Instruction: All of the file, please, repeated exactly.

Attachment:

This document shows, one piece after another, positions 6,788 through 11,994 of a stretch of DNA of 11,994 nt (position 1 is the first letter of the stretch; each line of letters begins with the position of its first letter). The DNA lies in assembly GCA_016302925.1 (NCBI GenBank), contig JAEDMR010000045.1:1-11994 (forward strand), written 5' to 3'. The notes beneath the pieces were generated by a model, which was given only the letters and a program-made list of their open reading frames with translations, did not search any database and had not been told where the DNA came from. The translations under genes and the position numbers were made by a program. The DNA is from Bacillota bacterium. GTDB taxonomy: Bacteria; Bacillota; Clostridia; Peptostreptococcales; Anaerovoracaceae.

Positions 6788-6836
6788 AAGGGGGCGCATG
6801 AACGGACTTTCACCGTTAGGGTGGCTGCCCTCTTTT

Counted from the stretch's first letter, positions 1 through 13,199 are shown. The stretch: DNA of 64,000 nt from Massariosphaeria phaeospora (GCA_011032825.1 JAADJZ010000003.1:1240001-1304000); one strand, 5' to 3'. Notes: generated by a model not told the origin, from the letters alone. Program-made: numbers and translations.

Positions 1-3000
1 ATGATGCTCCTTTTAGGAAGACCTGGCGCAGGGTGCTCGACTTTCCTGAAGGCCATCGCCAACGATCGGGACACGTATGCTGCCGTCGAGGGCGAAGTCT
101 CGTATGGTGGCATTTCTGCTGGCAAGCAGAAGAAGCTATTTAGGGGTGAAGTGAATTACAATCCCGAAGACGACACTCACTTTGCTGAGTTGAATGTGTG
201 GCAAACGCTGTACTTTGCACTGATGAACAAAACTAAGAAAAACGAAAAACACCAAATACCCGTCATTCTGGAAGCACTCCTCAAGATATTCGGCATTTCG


This document shows, one piece after another, positions 6,788 through 11,994 of a stretch of DNA of 11,994 nt (position 1 is the first letter of the stretch; each line of letters begins with the position of its first letter). The DNA lies in assembly GCA_016302925.1 (NCBI GenBank), contig JAEDMR010000045.1:1-11994 (forward strand), written 5' to 3'. The notes beneath the pieces were generated by a model, which was given only the letters and a program-made list of their open reading frames with translations, did not search any database and had not been told where the DNA came from. The translations under genes and the position numbers were made by a program. The DNA is from Bacillota bacterium. GTDB taxonomy: Bacteria; Bacillota; Clostridia; Peptostreptococcales; Anaerovoracaceae.

Positions 6788-6836
6788 AAGGGGGCGCATG
6801 AACGGACTTTCACCGTTAGGGTGGCTGCCCTCTTTT

Counted from the stretch's first letter, positions 1 through 13,199 are shown. The stretch: DNA of 64,000 nt from Massariosphaeria phaeospora (GCA_011032825.1 JAADJZ010000003.1:1240001-1304000); one strand, 5' to 3'. Notes: generated by a model not told the origin, from the letters alone. Program-made: numbers and translations.

Positions 1-3000
1 ATGATGCTCCTTTTAGGAAGACCTGGCGCAGGGTGCTCGACTTTCCTGAAGGCCATCGCCAACGATCGGGACACGTATGCTGCCGTCGAGGGCGAAGTCT
101 CGTATGGTGGCATTTCTGCTGGCAAGCAGAAGAAGCTATTTAGGGGTGAAGTGAATTACAATCCCGAAGACGACACTCACTTTGCTGAGTTGAATGTGTG
201 GCAAACGCTGTACTTTGCACTGATGAACAAAACTAAGAAAAACGAAAAACACCAAATACCCGTCATTCTGGAAGCACTCCTCAAGATATTCGGCATTTCG